MetroSquash participant Makyla Kelley, who has been recruited to play squash at St. Lawrence University.
With the help of Dental Dreams, MetroSquash has a huge impact on Chicago's youth
Nonprofit sports and recreational organization MetroSquash will be able to strengthen and expand its transformative academic and squash opportunities to Chicago youth thanks to a $2.5 million donation from the owners of Dental Dreams in Hinsdale.
Nonprofit sports and recreational organization MetroSquash will be able to strengthen and expand its transformative academic and squash opportunities to Chicago youth thanks to a $2.5 million donation from Khurram and Dr. Sameera Hussain, the founder and president of Dental Dreams in Hinsdale.
“This gift is not only the largest for MetroSquash, but one of largest gifts ever to any Urban Squash program around the country,” MetroSquash CEO David Kay told Illinois Business Daily. “It is a game changer for MetroSquash’s work in Chicago.”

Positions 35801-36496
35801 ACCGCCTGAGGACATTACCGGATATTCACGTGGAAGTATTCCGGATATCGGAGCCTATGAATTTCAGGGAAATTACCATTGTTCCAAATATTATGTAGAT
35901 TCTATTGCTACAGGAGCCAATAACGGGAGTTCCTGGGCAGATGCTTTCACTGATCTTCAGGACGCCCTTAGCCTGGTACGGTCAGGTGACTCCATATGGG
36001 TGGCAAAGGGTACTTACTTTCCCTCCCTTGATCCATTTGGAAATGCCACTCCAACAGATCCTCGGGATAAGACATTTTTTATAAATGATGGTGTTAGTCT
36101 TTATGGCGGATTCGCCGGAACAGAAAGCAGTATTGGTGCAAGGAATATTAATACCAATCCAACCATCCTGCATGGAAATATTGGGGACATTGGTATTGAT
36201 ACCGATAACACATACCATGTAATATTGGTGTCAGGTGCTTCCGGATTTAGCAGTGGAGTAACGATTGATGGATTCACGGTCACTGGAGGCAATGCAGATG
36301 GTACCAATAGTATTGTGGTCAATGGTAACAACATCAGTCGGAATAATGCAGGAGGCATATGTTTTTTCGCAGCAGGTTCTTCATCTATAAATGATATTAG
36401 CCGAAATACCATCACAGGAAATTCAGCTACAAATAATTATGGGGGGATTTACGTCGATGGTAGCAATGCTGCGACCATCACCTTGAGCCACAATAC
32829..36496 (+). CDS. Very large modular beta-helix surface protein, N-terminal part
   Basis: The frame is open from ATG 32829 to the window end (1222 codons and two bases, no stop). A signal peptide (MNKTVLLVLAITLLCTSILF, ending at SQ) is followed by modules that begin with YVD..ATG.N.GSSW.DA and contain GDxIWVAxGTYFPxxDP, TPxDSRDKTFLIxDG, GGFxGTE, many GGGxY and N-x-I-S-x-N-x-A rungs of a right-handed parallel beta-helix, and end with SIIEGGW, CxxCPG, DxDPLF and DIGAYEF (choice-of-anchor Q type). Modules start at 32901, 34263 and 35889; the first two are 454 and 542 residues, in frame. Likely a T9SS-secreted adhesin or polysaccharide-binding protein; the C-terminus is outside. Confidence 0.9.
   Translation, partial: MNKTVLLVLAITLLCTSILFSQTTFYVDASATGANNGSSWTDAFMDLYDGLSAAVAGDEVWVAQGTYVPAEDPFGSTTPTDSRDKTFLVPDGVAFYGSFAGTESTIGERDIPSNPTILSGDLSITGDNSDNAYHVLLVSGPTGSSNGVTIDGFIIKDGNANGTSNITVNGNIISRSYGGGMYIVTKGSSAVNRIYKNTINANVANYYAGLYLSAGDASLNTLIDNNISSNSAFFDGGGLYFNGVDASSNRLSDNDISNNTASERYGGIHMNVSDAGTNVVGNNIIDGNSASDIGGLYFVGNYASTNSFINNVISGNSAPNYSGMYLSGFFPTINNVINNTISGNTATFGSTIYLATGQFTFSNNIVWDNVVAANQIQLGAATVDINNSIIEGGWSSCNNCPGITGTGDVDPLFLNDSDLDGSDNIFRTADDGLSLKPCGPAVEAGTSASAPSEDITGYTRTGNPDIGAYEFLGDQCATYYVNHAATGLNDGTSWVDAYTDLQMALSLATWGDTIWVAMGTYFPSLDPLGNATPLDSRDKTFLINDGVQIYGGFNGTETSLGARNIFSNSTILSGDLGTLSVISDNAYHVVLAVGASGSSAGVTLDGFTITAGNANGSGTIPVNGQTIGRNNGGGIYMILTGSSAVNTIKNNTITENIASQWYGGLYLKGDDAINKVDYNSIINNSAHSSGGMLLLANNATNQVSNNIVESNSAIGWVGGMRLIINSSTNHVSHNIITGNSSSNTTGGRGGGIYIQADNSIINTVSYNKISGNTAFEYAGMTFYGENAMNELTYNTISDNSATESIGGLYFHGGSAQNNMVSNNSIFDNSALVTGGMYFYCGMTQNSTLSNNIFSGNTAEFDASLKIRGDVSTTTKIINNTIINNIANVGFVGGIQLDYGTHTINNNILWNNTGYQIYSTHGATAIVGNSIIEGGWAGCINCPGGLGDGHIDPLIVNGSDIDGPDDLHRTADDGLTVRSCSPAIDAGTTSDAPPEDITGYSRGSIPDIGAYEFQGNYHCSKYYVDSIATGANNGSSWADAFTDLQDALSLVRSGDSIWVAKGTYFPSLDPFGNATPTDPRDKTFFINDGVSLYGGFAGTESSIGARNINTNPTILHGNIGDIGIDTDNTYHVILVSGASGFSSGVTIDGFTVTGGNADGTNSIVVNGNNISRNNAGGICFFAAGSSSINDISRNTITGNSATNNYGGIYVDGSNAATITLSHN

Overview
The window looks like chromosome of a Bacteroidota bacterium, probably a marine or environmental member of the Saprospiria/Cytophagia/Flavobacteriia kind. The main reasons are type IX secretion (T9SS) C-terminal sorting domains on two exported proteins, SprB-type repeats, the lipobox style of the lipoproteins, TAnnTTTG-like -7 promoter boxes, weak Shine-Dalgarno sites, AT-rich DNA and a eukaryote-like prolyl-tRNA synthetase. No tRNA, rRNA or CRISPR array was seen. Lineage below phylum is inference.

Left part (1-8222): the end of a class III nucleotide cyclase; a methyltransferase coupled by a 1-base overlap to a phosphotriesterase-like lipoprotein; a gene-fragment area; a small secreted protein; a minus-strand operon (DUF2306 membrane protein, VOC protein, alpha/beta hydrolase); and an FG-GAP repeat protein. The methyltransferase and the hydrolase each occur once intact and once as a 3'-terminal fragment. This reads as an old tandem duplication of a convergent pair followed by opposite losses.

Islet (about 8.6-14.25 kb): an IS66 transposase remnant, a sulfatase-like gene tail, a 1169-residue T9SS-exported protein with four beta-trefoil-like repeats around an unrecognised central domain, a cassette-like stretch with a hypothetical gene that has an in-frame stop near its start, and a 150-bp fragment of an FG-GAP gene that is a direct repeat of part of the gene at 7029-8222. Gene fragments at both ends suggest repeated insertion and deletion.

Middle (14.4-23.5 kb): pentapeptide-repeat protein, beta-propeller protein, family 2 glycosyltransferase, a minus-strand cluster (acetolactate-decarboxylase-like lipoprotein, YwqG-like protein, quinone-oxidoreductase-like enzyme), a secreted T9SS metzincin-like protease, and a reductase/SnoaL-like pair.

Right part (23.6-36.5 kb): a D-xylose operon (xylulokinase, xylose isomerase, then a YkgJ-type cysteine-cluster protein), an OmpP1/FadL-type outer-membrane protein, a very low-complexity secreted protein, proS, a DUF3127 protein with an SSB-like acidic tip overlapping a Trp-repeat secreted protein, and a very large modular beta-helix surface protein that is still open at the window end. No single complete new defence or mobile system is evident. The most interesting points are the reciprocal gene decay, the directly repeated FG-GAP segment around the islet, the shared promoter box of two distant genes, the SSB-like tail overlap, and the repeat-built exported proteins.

MetroSquash supports students from 5th grade through college graduation.
“Our model of long-term engagement uses a holistic approach that combines academic support, competitive squash, and enrichment opportunities,” Kay said. “To date, we have maintained a 100 percent high school graduation rate, 100 percent college enrollment rate and 88 percent of our college students are on track to graduate with a four-year degree within six years.”
MetroSquash participant Joseph Harris, center, said the program helped him realize his potential.
Kay said the best testament to MetroSquash’s success is its students, one of which is Joseph Harris. When Harris joined the organization in 2007, in 6th grade, he knew very little about the game of squash.
“I didn't imagine how influential the program would be in my life,” Harris said. “Being surrounded by like-minded students and staff that pushed me on and off the court helped me realize my potential. MetroSquash has strengthened my foundation and tools needed to be successful - leading me to The Hotchkiss School and Tufts University.”
Makyla Kelley, who has been recruited to play squash at St. Lawrence University and will be attending college there this fall, also joined MetroSquash in 6th grade.
“I have been a part of MetroSquash for seven years, and the program has had a significant impact on my life,” Kelley said. “Through it, I have traveled and met new people, and earned the opportunity to attend college and play squash. When I started the program, I was shy, but I have become more outgoing and confident.”
Khurram and Dr. Hussain have donated $2.8 million to date to Metrosquash, which named its building the Hussain Center.
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